The next problem is that because Korea's laws are fairly hostile to international financial institutions (it only recently allowed hedge funds to operate in Korea) and because international financial providers have a hundred internal and regulatory rules of their own to comply with, it's actually quite hard in my experience to even find reputable forex providers prepared to accept foreign customers based in Korea. After a considerable effort which involved notarised forms of identification (try pulling off that trick with Korean notaries who can't understand English), I eventually opened up an account and discovered it wasn't possible to transfer money into it from Korea. The conclusion is it's better to open accounts while you're living somewhere else and then operate a don't-ask-don't-tell policy with them regarding your location.
But let's assume you have a broker and can trade from Korea. Your next hurdle is the time-zone. Actively trading U.S. stocks is out because New York is open when you are in bed. I suppose you could play fire-and-forget with some trades and set a few limit orders to buy and sell but it's a risky business and inefficient (for which you can read 'unprofessional'). European opening hours are more Asia-friendly up to a point, although London's 1.30am finishes in winter are still endurance-testing.
Of course, forex offers a 24-hour market five days a week but what they don't tell you is that the best liquidity is still during London-New York hours, and strange and mysterious things often happen during the Asian trading hours. If you're looking at a trading bot with form it may well not account for these shenanigans and if you're rolling your own your backtesting will probably represent an ideal you'll probably never attain (I could give you chapter-and-verse on trying to build accurate backtesting results using MetaTrader but the executive summary is forget it).
From what I can tell, shorting is not a tool generally available to Koreans so most people trade the kind of dubious "theme stocks" that are so Wild West they might even put London's AIM market – which actually has been described as a casino – to shame. Many Koreans have traded Equity Linked Warrants (ELWs) but the Financial Services Commission wants to ban short-term trading in them. It may be just as well though because warrants with maturity dates (assuming the ELWs do) generally benefit from a knowledge of the Black-Scholes model and where offered to small investors they are – in my opinion – usually 'designed' (cough) to transfer money from said small investors to the issuers of the warrants (cough cough order book manipulation cough cough). I really must see a doctor. It also seems the market in Korea is imploding because it was more directly manipulated.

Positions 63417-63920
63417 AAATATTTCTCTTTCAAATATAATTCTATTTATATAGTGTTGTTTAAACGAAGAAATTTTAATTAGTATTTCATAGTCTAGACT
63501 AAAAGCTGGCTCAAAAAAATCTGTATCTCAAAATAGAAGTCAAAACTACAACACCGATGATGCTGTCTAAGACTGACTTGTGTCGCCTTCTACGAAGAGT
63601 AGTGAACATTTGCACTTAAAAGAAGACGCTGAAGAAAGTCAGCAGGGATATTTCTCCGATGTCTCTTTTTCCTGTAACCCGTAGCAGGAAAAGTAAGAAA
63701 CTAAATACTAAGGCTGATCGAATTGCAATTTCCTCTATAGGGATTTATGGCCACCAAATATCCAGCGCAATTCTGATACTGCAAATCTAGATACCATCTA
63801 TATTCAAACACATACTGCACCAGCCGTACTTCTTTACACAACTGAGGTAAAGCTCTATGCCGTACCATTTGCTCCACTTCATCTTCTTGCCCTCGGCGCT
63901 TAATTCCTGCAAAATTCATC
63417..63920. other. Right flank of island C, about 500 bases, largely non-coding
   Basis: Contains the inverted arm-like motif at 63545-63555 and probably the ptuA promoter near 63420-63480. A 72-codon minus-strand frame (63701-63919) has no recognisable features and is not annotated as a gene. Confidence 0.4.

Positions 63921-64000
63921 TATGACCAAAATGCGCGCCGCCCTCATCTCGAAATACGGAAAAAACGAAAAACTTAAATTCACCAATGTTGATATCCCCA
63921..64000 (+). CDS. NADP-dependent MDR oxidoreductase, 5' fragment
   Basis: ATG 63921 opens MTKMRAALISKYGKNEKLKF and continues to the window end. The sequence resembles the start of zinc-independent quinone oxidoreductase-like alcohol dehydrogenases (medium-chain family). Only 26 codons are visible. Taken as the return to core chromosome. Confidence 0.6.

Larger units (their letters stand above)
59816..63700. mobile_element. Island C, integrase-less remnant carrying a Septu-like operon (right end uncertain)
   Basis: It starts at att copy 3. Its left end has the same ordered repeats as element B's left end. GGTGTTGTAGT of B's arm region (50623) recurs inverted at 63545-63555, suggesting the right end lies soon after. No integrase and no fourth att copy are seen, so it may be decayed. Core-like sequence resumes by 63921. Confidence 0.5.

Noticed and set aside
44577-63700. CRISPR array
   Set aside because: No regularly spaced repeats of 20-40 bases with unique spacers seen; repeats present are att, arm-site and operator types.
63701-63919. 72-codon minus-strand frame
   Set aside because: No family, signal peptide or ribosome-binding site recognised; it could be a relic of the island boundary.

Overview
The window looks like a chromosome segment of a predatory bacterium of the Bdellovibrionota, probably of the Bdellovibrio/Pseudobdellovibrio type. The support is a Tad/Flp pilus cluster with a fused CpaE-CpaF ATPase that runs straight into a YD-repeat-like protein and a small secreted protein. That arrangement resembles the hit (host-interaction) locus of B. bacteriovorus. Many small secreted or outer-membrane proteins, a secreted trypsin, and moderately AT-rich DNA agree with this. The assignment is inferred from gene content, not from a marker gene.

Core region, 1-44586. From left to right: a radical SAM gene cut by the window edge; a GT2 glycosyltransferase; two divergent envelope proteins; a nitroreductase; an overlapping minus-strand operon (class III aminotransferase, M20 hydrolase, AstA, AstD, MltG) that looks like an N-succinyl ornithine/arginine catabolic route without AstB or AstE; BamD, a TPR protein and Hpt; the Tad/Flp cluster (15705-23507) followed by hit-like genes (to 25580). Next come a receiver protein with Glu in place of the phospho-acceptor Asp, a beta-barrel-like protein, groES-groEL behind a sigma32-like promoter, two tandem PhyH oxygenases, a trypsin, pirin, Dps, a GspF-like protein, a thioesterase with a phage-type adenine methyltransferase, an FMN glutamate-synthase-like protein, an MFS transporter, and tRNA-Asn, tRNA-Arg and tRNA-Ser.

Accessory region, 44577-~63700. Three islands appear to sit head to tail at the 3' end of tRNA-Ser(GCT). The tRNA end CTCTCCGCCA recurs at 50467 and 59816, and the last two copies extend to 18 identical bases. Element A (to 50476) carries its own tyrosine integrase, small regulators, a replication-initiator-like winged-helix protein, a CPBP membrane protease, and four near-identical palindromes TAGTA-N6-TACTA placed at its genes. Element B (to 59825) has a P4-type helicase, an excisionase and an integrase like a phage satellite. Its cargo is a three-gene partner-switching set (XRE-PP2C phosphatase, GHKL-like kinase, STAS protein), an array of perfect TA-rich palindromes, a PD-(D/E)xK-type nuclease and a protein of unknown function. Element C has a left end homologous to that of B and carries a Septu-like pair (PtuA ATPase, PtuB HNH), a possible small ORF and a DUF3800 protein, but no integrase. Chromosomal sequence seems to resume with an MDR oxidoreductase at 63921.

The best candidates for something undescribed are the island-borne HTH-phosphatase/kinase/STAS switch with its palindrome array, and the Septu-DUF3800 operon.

And even if I could understand Korea perfectly and had the tools at my disposal to trade Korean stocks, the conclusion I've drawn from my extensive reading of Korean news and personal experience of dealing with people here professionally is Korean business and political life is permeated by a intriguing kind of 'moral pragmatism' which would discourage me from wanting to invest in them.
obfuscated title 'Fn Hub Korea', is pressing on in its tireless mission "to promote Korea as an international finance market" (or perhaps that should be "an international fn market") so perhaps one day things will get better and I sincerely hope they do, but in my limited experience Korea is hostile to the international movement of capital, I'm convinced from my reading of the news that it's hostile to foreign companies (to be fair like America and Canada also are), and it's hostile to domestic financial speculation of all kinds including the evil 'property speculators' that had the temerity to buy property in Pyeongchang before it won its Winter Olympic bid. How very dare they. (And they still aren't very keen on foreigners owning property – a long personal story for another time).
Ironically due to the hypocrisy around which so much of political life in Korea revolves, property speculation is such an important national pastime here that I'm sure they would actually make it an Olympic event in time for Pyeongchang if they could. Korea might not win gold but they might at least be in with a chance - the earnings-to-price index of salaries to property is eye-watering compared to my own country, where it is considered high.
It's a shame about all this regulation and sniffyness because the idea of Korea being a 'Fn Hub' in this region of the world isn't perhaps quite as utterly absurd as it first seems – nobody really trusts the Chinese financial markets and Japan evidently can't run a stock exchange to save their lives.